Contemporary critics, particularly those at Close-Up, felt that British silent cinema made no significant contribution to the new art’s form developing language, and its reputation never quite recovered. Certainly, Underground borrowed more techniques than it invented, but the intelligence with which it places its protagonists amidst the pressures of city life and its combination of drama and humour put it alongside Hitchcock’s The Lodger, Hindle Wakes by Maurice Elvey and E A Dupont’s Piccadilly in the first ranks of 1920s British film, and remains a sincere, touching document of its time.

A still from "Underground". Image: BFI

Juliet Jacques is a freelance journalist and writer who covers gender, sexuality, literature, film, art and football. Her writing can be found on her blog at and she can be contacted on Twitter @julietjacques.

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We knew we’d become proper pop stars when we got a car like George Michael’s

“That was George Michael!” we both shouted. “And he was driving the car we want!”

One of the clichés about celebrity life is that all celebrities know each other. Back in the Eighties, when we were moderately famous, Ben and I did often bump into other famous people, and because of mutual recognition, there was a sort of acquaintance, if not friendship.

There was a random element to it, as well. Some celebrities you might never catch a glimpse of, while others seemed to pop up with an unexpected regularity.

In 1987, the car we drove was a 1970s Austin Princess, all leather seats and walnut dashboard. In many ways, it symbolised what people thought of as the basic qualities of our band: unassuming, a little bit quirky, a little bit vintage. We’d had it for a year or so, but Ben was running out of patience. It had a habit of letting us down at inconvenient moments – for instance, at the top of the long, steep climbs that you encounter when driving through Italy, which we had just recklessly done for a holiday. The car was such a novelty out there that it attracted crowds whenever we parked. They would gather round, nodding appreciatively, stroking the bonnet and murmuring, “Bella macchina . . .”

Having recently banked a couple of royalty cheques, Ben was thinking of a complete change of style – a rock’n’roll, grand-gesture kind of car.

“I wanna get an old Mercedes 300 SL,” he said to me.

“What’s one of those?”

“I’ll let you know next time we pass one,” he said.

We were driving through London in the Princess, and as we swung round into Sloane Square, Ben called out, “There’s one, look, coming up on the inside now!” I looked round at this vision of gleaming steel and chrome, gliding along effortlessly beside us, and at the same moment the driver glanced over towards our funny little car. We made eye contact, then the Merc roared away. It was George Michael.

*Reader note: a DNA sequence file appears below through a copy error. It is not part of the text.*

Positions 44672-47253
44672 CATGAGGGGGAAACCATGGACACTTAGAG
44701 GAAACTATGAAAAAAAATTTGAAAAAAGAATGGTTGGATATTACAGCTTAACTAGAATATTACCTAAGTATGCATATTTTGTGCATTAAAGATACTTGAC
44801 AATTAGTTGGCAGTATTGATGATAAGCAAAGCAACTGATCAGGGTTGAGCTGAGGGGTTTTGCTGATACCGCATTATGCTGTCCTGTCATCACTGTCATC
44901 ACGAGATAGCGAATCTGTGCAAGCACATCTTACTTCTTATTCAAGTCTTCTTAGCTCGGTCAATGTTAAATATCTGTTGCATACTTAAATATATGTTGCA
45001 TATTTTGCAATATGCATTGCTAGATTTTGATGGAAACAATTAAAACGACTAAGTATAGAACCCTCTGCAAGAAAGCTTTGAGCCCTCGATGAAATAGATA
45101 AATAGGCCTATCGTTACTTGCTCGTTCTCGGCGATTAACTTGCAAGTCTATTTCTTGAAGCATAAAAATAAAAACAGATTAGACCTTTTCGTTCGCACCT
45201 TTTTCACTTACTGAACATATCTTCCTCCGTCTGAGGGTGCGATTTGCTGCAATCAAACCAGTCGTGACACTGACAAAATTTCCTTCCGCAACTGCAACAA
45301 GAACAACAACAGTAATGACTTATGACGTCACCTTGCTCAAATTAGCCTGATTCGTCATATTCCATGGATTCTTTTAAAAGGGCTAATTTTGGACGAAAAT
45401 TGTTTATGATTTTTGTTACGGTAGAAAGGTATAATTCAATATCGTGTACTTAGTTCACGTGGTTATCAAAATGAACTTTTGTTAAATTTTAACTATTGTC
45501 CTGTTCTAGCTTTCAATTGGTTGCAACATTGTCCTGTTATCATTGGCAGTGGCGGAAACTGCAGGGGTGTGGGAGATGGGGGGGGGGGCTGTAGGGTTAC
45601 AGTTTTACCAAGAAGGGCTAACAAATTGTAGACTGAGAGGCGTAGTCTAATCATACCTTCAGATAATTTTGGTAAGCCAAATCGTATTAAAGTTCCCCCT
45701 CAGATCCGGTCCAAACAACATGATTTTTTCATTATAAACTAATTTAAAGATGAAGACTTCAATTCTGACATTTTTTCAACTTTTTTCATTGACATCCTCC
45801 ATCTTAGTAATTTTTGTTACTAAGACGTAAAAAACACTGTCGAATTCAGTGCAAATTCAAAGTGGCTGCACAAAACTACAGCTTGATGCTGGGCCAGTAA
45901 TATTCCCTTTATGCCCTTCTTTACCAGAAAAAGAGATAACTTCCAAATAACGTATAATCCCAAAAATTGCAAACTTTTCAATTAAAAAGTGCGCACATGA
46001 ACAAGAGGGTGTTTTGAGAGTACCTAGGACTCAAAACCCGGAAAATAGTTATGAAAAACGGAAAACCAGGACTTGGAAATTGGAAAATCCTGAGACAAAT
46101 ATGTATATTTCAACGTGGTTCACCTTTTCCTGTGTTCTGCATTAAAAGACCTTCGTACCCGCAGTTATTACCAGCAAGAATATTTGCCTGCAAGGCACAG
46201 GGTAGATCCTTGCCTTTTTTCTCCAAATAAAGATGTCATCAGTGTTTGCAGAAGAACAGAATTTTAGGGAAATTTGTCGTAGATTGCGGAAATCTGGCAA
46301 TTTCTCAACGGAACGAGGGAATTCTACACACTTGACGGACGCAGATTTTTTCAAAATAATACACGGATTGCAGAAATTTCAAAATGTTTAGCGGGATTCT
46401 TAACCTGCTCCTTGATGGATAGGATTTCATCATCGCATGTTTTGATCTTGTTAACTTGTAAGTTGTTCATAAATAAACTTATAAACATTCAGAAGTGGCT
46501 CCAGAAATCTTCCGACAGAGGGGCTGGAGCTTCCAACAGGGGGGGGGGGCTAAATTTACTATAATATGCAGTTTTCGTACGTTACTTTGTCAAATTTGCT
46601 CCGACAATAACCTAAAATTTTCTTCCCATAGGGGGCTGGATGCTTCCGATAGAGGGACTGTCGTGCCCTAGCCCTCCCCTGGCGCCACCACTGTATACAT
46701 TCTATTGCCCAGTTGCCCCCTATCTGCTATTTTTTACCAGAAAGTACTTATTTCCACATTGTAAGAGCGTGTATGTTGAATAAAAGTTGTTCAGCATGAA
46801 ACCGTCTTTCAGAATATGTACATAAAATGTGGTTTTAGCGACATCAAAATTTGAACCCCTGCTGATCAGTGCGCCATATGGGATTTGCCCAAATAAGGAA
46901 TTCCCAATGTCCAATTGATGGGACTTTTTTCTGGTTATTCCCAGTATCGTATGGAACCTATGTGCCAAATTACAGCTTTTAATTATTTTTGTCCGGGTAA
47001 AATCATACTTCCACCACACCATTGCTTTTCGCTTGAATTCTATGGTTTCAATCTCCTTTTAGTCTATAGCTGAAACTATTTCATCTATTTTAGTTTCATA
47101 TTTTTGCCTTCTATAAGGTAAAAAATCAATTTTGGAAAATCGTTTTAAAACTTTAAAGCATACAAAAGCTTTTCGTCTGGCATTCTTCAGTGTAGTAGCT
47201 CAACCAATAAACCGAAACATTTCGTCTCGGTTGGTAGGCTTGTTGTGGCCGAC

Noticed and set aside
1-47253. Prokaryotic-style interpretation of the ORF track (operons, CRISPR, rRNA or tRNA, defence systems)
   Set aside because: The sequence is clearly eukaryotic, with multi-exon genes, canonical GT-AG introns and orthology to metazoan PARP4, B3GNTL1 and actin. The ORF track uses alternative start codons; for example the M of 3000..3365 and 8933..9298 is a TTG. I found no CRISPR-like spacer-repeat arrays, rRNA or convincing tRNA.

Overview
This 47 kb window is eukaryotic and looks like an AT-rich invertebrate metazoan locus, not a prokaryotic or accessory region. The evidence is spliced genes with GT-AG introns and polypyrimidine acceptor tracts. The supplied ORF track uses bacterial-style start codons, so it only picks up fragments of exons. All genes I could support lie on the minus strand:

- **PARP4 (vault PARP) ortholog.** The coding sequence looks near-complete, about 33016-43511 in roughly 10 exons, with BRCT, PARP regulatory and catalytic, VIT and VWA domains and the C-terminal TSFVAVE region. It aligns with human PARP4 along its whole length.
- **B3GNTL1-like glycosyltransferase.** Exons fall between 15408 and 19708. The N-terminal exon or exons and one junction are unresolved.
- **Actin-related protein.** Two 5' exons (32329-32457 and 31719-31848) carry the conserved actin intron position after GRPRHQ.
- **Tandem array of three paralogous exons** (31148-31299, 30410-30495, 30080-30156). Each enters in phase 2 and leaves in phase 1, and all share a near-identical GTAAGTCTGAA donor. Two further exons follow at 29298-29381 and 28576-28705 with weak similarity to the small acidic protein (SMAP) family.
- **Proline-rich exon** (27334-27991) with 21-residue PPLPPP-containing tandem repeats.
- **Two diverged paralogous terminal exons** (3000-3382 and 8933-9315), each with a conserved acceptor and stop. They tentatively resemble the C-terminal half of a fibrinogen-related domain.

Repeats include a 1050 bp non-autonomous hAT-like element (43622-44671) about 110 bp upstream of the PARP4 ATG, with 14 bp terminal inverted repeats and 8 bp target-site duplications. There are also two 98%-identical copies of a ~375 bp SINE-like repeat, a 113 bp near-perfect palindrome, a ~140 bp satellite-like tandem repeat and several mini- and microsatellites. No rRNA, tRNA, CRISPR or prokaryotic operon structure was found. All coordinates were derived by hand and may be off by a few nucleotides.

“That was George Michael!” we both shouted. “And he was driving the car we want!”

We’d always had a soft spot for George, even though we seemed to inhabit opposite ends of the pop spectrum. He’d once been on a TV review show and said nice things about our first album, and I knew he had liked my solo single “Plain Sailing”. We’d done a miners’ benefit gig where Wham! had appeared, slightly out of place in their vests, tans and blond bouffants. There had been a bit of sneering because they’d mimed. But I remember thinking, “Good on you for even being here.” Their presence showed that being politically active, or even just caring, wasn’t the sole preserve of righteous indie groups.

A couple of weeks later, we were driving along again in the Princess, when who should pull up beside us in traffic? George again. He wound down his window, and so did we. He was charming and called across to say that, yes, he had recognised us the other day in Sloane Square. He went on to complain that BBC Radio 1 wouldn’t play his new single “because it was too crude”. “What’s it called?” asked Ben. “ ‘I Want Your Sex’!” he shouted, and roared away again, leaving us laughing.

We’d made up our minds by now, and so we went down to the showroom, flashed the cash, bought the pop-star car and spent the next few weeks driving our parents up and down the motorway with the roof off. It was amazing: even I had to admit that it was a thrill to be speeding along in such a machine.

A little time passed. We were happy with our glamorous new purchase, when one day we were driving down the M1 and, yes, you’ve guessed it, in the rear-view mirror Ben saw the familiar shape coming up behind. “Bloody hell, it’s George Michael again. I think he must be stalking us.”

George pulled out into the lane alongside and slowed down as he drew level with us. We wound down the windows. He gave the car a long look, up and down, smiled that smile and said, “That’s a bit more like it.” Then he sped away from us for the last time.

Cheers, George. You were friendly, and generous, and kind, and you were good at being a pop star.

Tracey Thorn is a musician and writer, best known as one half of Everything but the Girl. She writes the fortnightly “Off the Record” column for the New Statesman. Her latest book is Naked at the Albert Hall.

This article first appeared in the 12 January 2017 issue of the New Statesman, Putin's revenge